He says it is imperative that students take initiative to participate online despite what he calls “Planet Zoom” inhibitions or shyness. “Even if it’s challenging to interact with instructors, I hope that students don’t let these Zoom screens box them in on that.”
Another hurdle the team has faced with their graduate cohort due to pandemic restrictions has been facilitating safe, socially distanced, but hands-on lab components. In-person labs are necessary for students to receive the proper education expected of future scientists. Labs on campus have been designed to keep students and faculty safe with face mask requirements, spacing between work stations, and easily accessible sanitation stations. Field work is conducted also with masks and social distancing. And with those safety measures in place in the labs and field, and the online components designed for student involvement, education moves forward as normally as possible.
“The lecture portion and the lab portion are really focused on less a conveyance of information and more practical training of how to be a scientist,” he says.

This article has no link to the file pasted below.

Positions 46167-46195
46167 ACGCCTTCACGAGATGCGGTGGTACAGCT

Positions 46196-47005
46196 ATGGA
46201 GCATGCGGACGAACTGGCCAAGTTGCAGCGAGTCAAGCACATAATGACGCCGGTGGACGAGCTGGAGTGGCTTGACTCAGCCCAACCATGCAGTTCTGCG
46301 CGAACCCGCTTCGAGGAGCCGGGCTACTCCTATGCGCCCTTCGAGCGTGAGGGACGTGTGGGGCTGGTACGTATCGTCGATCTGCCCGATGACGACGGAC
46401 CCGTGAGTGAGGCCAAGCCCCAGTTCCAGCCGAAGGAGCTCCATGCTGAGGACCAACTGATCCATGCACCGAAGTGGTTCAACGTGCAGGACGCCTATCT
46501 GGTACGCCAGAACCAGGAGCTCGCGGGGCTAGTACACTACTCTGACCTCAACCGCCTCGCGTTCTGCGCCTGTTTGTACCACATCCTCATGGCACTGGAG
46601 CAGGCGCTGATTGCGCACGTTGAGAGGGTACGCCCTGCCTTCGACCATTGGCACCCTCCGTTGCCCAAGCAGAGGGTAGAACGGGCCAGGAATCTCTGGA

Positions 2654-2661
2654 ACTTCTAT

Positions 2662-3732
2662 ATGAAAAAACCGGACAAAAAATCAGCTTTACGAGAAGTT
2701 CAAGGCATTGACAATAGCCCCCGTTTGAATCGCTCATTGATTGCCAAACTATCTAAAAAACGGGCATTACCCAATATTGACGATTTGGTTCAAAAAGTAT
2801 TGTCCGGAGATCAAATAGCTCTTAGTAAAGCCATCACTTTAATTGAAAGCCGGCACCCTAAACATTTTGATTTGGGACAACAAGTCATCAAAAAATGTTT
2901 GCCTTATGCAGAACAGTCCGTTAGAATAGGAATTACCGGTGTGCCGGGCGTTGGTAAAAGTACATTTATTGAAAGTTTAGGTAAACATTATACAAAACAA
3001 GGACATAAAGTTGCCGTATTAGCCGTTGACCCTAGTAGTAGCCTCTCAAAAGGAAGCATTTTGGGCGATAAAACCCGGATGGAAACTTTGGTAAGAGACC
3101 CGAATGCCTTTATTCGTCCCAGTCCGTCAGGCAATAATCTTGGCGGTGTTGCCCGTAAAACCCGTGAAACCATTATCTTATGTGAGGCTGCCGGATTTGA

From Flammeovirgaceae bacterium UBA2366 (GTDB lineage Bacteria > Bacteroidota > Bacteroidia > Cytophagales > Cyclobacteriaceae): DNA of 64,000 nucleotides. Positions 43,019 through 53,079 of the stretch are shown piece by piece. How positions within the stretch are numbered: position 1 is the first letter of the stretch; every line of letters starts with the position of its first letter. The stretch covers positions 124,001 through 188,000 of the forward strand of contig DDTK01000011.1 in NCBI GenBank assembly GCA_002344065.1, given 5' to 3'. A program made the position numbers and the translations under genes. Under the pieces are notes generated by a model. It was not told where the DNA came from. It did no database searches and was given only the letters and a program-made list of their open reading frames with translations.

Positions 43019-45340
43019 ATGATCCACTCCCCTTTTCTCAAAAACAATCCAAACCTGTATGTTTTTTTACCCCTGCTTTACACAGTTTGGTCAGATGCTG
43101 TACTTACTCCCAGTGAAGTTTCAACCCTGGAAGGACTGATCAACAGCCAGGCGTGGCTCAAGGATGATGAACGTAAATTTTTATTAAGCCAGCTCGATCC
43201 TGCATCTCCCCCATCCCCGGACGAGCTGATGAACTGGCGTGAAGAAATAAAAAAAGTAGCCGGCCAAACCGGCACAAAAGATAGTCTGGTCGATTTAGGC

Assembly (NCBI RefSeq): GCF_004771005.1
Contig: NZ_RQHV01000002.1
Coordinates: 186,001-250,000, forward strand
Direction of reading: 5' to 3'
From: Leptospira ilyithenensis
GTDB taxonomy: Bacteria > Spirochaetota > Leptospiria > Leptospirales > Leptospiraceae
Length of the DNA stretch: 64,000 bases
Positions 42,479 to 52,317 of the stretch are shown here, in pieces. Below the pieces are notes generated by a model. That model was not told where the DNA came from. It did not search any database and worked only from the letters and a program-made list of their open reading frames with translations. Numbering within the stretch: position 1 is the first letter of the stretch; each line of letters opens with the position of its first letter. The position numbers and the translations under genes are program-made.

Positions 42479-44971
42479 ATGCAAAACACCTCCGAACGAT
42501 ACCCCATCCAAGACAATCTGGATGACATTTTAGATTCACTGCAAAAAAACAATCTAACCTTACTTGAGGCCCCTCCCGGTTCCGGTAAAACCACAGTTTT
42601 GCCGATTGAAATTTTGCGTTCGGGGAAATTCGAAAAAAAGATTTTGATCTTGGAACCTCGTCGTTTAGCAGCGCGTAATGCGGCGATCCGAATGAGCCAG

Practical skills include training students in technical scientific writing, oral communication of science, critical evaluation of scientific literature, the basics of experimental design, statistical analysis, and ensuring data quality and integrity.
Establishing safe conditions for students to conduct labs during a global pandemic has never been done before.
“So, we improvised,” says Grabowski, who is pleased with the way student projects are unfolding. One group is focusing on urban ecological concerns like mapping chicken habitats and distribution through observational studies. For students who may have had to leave the island, they are able to phone in during data collection and participate more fully in phases of the project such as data analysis. “We’re still trying new things. It has turned out ok, for coming up on the fly with ideas,” he says.
Despite navigating a few bumps in the road, students’ master’s theses are proceeding while these future scientists adapt to new covid requirements.
“It’s definitely been different. Challenging. I can’t say that I like it,” says Grabowski, not shying away from realism about the difficulties of the new normal that is almost anything but. “But it’s what we have to deal with at the moment.”
Story by Emily Burkhart, a senior double majoring in English, and Gender and Women’s Studies, at UH Hilo.